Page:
Aruba unveils cloud-native Edge Services Platform

The company said the Aruba ESP predicts and resolves problems at the network edge before they happen.

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On Tuesday, the Hewlett-Packard company Aruba announced the release of the cloud-native Edge Services Platform, its latest offering that uses AI to help handle problems at the network edge before they happen.

The platform is designed specifically to address issues enterprises may face with their campus, data center, branch, and remote worker locations, especially now considering the changes organizations have had to make since the coronavirus outbreak.

Patrick LaPorte, senior director of cloud and software solutions marketing for Aruba, explained in an interview that Aruba ESP seeks to give customers "an automated, all-in-one platform that continuously analyzes data across domains," while also identifying anomalies and self-optimizing. 

"The Intelligent Edge is the catalyst that will spark limitless possibilities for organizations and enterprises that want to accelerate transformation and ensure business continuity by leveraging their technology investments as their greatest asset," said Keerti Melkote, president of Aruba. "Built upon Aruba's guiding principles of connect, protect, analyze, and act, Aruba ESP is the culmination of years of innovation, R&D, Aruba ingenuity and, most importantly, input from our valued customers whose honest feedback and insightful perspective has helped to make this platform a network that knows."

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LaPorte described Aruba ESP as a platform designed to deliver a cloud experience at the edge and can be consumed either as a service in the cloud or on-premises, as a managed service delivered through Aruba partners, or via network as a service through HPE GreenLake. 

Part of why the company has come out with Aruba ESP now is because of the explosion of data analytics driven by IoT, AI and automation, it says.

"We're well into what we call the data driven era. What we're talking about is that research shows that within the next two years, over half of all data is going to be created outside of the data center or cloud. And it's going to be created by roughly 55 billion IoT devices connected worldwide," LaPorte said. "A lot of businesses are combining all this unstructured data with a new generation of applications and compute and networking that work in concert with the cloud but actually operate at the edge of the business to convert this data in real time into new outcomes, whether it's new experiences or greater efficiencies."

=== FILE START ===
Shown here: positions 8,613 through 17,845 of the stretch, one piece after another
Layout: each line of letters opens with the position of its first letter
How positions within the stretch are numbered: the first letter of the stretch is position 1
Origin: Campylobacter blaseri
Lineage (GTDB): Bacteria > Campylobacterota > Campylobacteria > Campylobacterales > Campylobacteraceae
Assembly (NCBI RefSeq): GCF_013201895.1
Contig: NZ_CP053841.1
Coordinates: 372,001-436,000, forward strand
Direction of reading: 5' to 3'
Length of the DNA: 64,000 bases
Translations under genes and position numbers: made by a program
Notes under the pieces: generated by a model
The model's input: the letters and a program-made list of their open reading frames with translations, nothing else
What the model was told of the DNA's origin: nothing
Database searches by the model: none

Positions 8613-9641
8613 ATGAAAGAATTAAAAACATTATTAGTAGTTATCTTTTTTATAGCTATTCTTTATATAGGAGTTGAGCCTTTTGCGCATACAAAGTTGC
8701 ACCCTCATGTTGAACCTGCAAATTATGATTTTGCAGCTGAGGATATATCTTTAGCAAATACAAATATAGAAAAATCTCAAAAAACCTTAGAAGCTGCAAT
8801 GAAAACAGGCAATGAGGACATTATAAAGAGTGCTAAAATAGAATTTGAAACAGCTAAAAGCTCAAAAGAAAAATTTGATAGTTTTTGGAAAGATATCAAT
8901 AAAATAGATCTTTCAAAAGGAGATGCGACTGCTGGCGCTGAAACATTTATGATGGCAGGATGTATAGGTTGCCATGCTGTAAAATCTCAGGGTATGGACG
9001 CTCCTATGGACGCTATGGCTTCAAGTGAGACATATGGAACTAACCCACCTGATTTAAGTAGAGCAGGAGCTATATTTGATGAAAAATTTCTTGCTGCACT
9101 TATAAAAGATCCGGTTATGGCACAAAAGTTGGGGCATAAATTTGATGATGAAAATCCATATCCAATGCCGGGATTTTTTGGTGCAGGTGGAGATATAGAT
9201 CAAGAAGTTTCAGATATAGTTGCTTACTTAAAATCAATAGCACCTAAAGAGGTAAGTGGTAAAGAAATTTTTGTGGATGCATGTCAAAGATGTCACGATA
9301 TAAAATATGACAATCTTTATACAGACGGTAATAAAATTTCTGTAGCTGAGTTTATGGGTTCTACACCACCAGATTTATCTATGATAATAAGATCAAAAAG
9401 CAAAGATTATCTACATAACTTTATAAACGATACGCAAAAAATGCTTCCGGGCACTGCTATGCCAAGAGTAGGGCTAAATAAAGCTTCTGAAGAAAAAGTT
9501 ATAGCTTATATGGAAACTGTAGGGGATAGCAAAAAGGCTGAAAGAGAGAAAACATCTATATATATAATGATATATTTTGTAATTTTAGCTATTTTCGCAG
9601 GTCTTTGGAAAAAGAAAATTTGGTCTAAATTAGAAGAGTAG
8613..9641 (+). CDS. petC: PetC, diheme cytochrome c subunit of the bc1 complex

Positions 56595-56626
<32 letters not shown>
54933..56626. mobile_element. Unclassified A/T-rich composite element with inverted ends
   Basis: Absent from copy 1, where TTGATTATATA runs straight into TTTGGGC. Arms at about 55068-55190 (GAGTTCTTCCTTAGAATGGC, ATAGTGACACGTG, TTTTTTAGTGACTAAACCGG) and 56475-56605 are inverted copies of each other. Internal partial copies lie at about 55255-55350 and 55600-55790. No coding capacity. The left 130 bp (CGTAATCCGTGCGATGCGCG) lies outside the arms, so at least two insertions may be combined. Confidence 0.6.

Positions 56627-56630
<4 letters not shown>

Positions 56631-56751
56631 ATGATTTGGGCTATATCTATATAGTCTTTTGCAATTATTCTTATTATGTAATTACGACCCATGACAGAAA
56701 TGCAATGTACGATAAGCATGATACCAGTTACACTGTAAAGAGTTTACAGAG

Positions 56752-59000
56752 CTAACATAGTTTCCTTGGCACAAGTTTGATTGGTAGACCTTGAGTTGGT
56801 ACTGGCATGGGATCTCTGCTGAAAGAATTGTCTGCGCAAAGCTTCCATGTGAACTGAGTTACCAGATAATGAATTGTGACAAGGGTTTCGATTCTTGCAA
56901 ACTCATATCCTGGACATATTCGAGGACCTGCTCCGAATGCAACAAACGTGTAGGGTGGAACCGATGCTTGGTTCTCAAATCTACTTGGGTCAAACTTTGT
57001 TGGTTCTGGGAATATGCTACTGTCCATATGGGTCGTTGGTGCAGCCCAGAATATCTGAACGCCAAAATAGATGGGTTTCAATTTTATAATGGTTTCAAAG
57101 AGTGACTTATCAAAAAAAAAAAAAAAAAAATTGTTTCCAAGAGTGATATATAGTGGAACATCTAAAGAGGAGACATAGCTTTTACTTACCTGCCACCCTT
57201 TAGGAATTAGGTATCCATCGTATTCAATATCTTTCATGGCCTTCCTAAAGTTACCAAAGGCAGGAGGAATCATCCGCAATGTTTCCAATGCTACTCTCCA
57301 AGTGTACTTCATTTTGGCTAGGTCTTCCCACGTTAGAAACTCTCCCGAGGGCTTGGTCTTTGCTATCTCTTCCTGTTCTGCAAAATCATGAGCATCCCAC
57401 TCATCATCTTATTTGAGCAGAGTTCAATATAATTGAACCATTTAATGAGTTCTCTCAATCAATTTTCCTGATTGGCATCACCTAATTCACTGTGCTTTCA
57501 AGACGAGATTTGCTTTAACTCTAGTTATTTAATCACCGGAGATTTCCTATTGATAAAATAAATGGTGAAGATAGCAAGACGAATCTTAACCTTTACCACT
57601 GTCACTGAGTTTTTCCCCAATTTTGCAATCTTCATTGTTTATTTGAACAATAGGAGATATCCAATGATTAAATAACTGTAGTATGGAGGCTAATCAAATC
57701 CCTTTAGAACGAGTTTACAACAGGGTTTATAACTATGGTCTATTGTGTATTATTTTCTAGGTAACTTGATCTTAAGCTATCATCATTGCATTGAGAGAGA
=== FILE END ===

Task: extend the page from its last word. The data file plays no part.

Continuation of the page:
An example of this that LaPorte used was Starbucks, which uses its app to give customers the ability to order drinks as well as offer deals, specials and rewards. To use all of this unstructured data at the edge, enterprises need networks that can take advantage of AI to process these volumes of information.

"They're using data to help drive customer loyalty and attract new customers. That's what we mean when we say using data to convert new experiences into new business outcomes. That helps them drive revenue but at the same time there are tremendous efficiencies that can be gained on the backend," he added. "Aruba ESP turns information into knowledge."

One of the key aspects of Aruba ESP is the AI ops feature, which LaPorte said can react, predict and preempt issues while optimizing environments and giving increased capacity. 

To help explain how it is most useful, he told the story of a customer who had a storefront near a busy intersection. They were having trouble with their network, and when looking closer, the answer became clearer. When people walked by the store, their smartphones would automatically probe the network and having to respond to each probe request was causing an extra load on the network. 

"We were able to determine, by looking at all of our customer data, that 30% of our customers had this issue. The issue first had to deal with figuring out who was a legitimate user and who was an illegitimate user, like a person just walking by," LaPorte explained.

"The system provided the right adjustment to the probe threshold that eliminated 95% of those people who were just passing by, which then increased the capacity of the customer network by 25%. This was an insight the customer didn't know and we were able to identify the anomaly, do analysis, find a prescriptive recommendation and provide it to the customer to implement." 

The platform also comes in handy at a time like this, the company says, when networks may have hundreds of people signing in remotely or in different locations. The unified infrastructure aspect of Aruba brings all aspects of a network onto one single platform, from wired to wireless, SD Wan and more. 

"Everything we're trying to do is to help our customers deal with the current headwinds of today with the global pandemic," LaPorte said. "That's why the ability to support remote workers and eventually, as we start to come back, at whatever level, we have the ability to use our access points and locationing tech to help a business maintain adequate social distancing which will be a challenge as we come back to work."

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